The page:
US Economic Geography

By: CaraTan   Date: 5 August 2009

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CaraTan

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Rome, Italy, 6 August 2009. This is the first in the series of 4 articles on the surprisingly large role that geography plays in shaping national economics.

Rivers offer irrigation and shipping, and ports give access to international trade. The US, Russia, China, and Europe all have dissimilar geographies, and thus their economic mandates and priorities are different.

USA

The US has a head start over most other economies due to its fortunate geographic structure. It has big natural ports on the Pacific and Atlantic oceans, the longest network of navigable rivers in the world, gigantic arable landmasses, and more.

The Midwest is the breadbasket not only of the US but also of the world. This quality land has the good fortune of being linked into the Gulf of Mexico via the Mississippi, Missouri, Ohio, Tennessee, and Red rivers.

This natural transportation system is free. While other countries have to invest billions to build and maintain such networks, the US has capital to spend elsewhere, almost guaranteeing its long-term wealth. Early on, the US used that capital to build an incomparable road-and-rail network, fueling western expansion to the Pacific.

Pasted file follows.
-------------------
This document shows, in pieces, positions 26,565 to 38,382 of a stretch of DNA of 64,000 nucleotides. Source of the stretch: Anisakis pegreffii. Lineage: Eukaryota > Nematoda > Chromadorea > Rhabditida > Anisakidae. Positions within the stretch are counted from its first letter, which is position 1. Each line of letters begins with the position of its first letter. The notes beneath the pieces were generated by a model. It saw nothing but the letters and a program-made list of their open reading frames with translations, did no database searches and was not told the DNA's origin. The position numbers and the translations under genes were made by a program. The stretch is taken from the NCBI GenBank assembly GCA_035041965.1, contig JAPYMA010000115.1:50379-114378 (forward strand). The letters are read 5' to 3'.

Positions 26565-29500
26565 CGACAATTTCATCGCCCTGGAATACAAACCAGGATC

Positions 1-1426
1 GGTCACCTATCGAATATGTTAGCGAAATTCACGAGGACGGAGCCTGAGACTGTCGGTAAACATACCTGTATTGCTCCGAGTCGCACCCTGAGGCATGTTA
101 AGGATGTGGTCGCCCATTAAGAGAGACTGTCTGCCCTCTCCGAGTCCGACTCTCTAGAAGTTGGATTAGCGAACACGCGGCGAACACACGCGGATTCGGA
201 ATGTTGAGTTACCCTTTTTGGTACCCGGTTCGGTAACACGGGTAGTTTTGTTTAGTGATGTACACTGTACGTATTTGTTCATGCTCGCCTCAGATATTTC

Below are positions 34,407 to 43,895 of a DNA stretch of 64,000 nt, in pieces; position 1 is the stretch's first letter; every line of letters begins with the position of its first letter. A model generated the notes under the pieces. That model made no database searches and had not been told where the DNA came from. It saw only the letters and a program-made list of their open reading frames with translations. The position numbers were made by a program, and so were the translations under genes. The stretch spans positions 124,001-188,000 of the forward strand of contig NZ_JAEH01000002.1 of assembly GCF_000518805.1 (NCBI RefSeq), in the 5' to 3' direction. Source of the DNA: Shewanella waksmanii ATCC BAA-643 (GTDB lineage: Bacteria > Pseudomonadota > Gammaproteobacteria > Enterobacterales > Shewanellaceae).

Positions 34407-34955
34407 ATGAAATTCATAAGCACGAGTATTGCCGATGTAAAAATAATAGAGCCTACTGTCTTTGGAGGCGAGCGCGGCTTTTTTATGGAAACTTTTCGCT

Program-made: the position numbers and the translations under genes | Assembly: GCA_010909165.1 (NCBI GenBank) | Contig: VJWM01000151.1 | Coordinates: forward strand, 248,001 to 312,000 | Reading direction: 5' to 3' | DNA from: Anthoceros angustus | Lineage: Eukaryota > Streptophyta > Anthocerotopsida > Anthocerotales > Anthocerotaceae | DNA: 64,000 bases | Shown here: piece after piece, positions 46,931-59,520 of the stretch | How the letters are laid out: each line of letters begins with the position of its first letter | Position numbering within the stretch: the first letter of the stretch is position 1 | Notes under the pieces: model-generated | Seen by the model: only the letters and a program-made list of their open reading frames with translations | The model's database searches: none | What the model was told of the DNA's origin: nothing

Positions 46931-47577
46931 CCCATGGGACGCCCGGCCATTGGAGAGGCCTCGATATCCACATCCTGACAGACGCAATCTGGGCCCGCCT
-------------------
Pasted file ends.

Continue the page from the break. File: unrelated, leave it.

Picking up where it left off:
Its neighbors, Canada and Mexico, suffer from geographic barriers that mean neither is much of an economic or physical threat. They both lack comprehensive river networks, are both mountainous, and are either too hot or too cold.

Such geographic differences mean that the US borders need not be protected much at all. Most of the Canadian border is unguarded forest and meadows, and the Mexican border is only a fence, with limited patrols.

So the government can let economic forces prevail on their own, as there are no immediate threats. There is no reason for the military to be on edge at home, and thus no need to implore banks and businesses to work in a way to protect the 50 states.

The result? Free-market capitalism, (which is not perfect, and has indeed been the cause of much of this recession).

Bjorn Borgisky, EconomyWatch.com

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